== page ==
Optimize Images in Your MDX Posts with the Next Image Component

5 min read

Images are a great way to enhance your blog posts by clearly communicating ideas with visualizations and to add visual interest to your site. High quality images are great, but we need to take care to optimize our image size so we don't degrade performance. Lucky for us, Next ships with an Image component that handles a lot of the optimization details for us.

You can read all about the Image component in the official docs, but I'll touch on a few key capabilities here. The Image component will serve up an appropriately sized image based on the device/window size, avoid loading an image until it is visible in the viewport, and avoids Cumulative Layout Shift to help improve your Core Web Vitals.

In order to take advantage of the Image component when creating content in markdown, we need to add a bit of additional processing for our markdown. In this article, we'll be walking through all the steps needed to make this happen.

Hosting & Displaying Images

Hosting static assets in a Next site is as easy as putting them in the public directory, right in the root of your project. I like to further organize assets into subdirectories under public. For the case of blog posts, I'll typically have something like a public/posts directory and then I'll further group images into subdirectories named after the post slug. So for a post with the slug hello-world, I'll create a directory at public/posts/hello-world to store the images for that post.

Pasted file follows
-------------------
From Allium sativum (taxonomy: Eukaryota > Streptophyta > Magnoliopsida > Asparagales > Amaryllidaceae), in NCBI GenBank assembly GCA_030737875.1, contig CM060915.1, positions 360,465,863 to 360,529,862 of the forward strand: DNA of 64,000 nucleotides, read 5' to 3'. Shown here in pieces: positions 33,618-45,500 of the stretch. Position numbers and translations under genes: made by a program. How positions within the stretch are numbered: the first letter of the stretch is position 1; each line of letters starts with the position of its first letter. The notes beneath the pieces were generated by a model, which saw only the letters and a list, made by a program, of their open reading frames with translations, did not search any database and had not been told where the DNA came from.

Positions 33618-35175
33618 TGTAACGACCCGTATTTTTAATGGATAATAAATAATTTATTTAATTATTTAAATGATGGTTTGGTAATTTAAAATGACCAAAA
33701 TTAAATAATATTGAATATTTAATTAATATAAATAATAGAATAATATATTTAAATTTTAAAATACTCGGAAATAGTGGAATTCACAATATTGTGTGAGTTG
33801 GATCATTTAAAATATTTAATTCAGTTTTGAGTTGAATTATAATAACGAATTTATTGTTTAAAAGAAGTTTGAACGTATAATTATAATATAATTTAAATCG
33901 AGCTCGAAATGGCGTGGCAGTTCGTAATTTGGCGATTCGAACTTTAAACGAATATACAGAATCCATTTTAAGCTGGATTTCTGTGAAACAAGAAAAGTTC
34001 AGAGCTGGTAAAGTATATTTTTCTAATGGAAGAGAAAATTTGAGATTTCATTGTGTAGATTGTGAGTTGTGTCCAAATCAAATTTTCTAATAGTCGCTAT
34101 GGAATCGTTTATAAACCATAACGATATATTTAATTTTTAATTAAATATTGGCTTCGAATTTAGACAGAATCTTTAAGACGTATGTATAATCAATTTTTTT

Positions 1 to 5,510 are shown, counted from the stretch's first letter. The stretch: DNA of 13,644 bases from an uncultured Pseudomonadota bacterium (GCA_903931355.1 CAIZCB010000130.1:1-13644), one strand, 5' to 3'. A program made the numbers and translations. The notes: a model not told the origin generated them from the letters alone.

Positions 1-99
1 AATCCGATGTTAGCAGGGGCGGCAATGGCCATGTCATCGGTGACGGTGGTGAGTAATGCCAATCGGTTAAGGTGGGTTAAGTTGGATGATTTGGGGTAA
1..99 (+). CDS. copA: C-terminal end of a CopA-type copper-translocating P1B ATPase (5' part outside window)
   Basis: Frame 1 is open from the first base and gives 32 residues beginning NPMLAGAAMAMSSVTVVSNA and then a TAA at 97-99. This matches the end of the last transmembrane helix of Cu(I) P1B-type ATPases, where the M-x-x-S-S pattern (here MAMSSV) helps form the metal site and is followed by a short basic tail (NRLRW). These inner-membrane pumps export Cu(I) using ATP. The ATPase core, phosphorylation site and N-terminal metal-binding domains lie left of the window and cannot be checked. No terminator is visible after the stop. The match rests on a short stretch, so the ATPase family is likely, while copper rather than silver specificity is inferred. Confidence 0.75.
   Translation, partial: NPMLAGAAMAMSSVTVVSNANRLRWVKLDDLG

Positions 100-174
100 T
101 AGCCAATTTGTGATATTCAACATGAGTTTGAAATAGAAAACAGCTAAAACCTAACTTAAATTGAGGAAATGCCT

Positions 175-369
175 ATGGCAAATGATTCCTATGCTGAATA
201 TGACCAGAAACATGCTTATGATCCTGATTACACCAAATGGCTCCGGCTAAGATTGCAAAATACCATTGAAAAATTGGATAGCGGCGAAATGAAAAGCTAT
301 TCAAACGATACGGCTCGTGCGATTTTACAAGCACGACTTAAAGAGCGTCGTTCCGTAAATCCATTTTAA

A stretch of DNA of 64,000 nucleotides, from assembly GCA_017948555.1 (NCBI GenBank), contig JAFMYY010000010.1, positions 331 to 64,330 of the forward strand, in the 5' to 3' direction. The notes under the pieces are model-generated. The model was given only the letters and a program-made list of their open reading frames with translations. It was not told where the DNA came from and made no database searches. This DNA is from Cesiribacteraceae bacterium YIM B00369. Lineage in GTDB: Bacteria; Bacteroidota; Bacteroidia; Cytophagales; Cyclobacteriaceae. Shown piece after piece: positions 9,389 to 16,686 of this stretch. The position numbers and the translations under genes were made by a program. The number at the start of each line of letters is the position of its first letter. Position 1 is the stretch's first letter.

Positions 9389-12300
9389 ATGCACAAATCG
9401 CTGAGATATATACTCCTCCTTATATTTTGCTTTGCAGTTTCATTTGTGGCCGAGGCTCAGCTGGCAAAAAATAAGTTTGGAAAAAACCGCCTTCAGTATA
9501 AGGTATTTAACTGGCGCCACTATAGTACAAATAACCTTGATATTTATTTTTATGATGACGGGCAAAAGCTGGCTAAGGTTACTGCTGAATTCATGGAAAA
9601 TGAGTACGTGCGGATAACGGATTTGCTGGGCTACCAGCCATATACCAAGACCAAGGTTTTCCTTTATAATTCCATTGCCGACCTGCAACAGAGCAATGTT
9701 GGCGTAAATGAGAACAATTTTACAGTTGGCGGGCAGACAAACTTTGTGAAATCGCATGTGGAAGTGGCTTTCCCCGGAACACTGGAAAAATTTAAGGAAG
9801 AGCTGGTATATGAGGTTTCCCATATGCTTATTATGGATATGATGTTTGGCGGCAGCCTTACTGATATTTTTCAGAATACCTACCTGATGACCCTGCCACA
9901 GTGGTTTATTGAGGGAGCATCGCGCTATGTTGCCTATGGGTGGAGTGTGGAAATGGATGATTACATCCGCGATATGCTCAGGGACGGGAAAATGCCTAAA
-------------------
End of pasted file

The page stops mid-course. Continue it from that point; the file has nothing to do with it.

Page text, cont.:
For purposes of this example, you can use any image you'd like, but if you'd prefer, go ahead and grab this placeholder image and put a copy of it in your project at public/posts/hello-world/placeholder.jpg

placeholder example

With that image (or another) in your project, we can drop that into the content/hello-world.md post with the following markdown. The copy in the square brackets is the alt text for the image, followed by the relative file path in parens. In the case of using the public directory, the initial / starts us off with the public directory.


Running our site and navigating to the hello-world post should now display an image. If you inspect the image element, the markup should look like this.

<img src="/posts/hello-world/placeholder.jpg" alt="placeholder" />

Adding Image Dimensions

In order for the Image component to do its job, it needs to know the dimensions of the source image. Markdown doesn't give us the ability to add the width and height to an image. We could use the standard HTML img tag in our markdown to allow for this, but we'd still have to get the image dimensions and type them in. I'd much rather let the machine do that work so I can focus on writing. To that end, we'll be installing a rehype plugin to determine image dimensions and to apply those attributes to our resulting markup.

Install rehype-img-size

Let's install the plugin with the following command.

npm i -D rehype-img-size

Configure rehype-img-size

With that installed, let's open up the utils.ts file and add the following import to the top of the file.